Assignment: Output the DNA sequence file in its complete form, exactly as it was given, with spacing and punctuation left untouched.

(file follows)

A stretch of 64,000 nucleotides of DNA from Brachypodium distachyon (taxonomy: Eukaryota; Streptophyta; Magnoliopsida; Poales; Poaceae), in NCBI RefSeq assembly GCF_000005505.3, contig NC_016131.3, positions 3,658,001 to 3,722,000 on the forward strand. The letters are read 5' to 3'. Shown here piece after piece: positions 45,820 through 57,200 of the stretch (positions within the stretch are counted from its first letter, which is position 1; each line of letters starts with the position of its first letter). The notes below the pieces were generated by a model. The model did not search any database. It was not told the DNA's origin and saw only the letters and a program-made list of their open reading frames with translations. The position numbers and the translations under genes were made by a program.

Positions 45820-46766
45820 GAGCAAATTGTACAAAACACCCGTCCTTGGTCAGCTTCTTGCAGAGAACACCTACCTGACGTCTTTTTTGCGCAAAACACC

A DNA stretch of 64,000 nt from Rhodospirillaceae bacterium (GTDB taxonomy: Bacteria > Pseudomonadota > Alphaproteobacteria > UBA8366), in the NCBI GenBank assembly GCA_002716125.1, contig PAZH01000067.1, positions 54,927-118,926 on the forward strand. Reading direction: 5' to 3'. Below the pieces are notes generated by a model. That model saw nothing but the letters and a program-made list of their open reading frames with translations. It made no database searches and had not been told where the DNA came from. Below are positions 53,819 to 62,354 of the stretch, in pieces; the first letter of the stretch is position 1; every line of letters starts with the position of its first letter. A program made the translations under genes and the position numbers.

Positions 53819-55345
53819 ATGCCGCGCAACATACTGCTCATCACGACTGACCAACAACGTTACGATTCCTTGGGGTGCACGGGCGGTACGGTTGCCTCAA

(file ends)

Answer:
A stretch of 64,000 nucleotides of DNA from Brachypodium distachyon (taxonomy: Eukaryota; Streptophyta; Magnoliopsida; Poales; Poaceae), in NCBI RefSeq assembly GCF_000005505.3, contig NC_016131.3, positions 3,658,001 to 3,722,000 on the forward strand. The letters are read 5' to 3'. Shown here piece after piece: positions 45,820 through 57,200 of the stretch (positions within the stretch are counted from its first letter, which is position 1; each line of letters starts with the position of its first letter). The notes below the pieces were generated by a model. The model did not search any database. It was not told the DNA's origin and saw only the letters and a program-made list of their open reading frames with translations. The position numbers and the translations under genes were made by a program.

Positions 45820-46766
45820 GAGCAAATTGTACAAAACACCCGTCCTTGGTCAGCTTCTTGCAGAGAACACCTACCTGACGTCTTTTTTGCGCAAAACACC

A DNA stretch of 64,000 nt from Rhodospirillaceae bacterium (GTDB taxonomy: Bacteria > Pseudomonadota > Alphaproteobacteria > UBA8366), in the NCBI GenBank assembly GCA_002716125.1, contig PAZH01000067.1, positions 54,927-118,926 on the forward strand. Reading direction: 5' to 3'. Below the pieces are notes generated by a model. That model saw nothing but the letters and a program-made list of their open reading frames with translations. It made no database searches and had not been told where the DNA came from. Below are positions 53,819 to 62,354 of the stretch, in pieces; the first letter of the stretch is position 1; every line of letters starts with the position of its first letter. A program made the translations under genes and the position numbers.

Positions 53819-55345
53819 ATGCCGCGCAACATACTGCTCATCACGACTGACCAACAACGTTACGATTCCTTGGGGTGCACGGGCGGTACGGTTGCCTCAA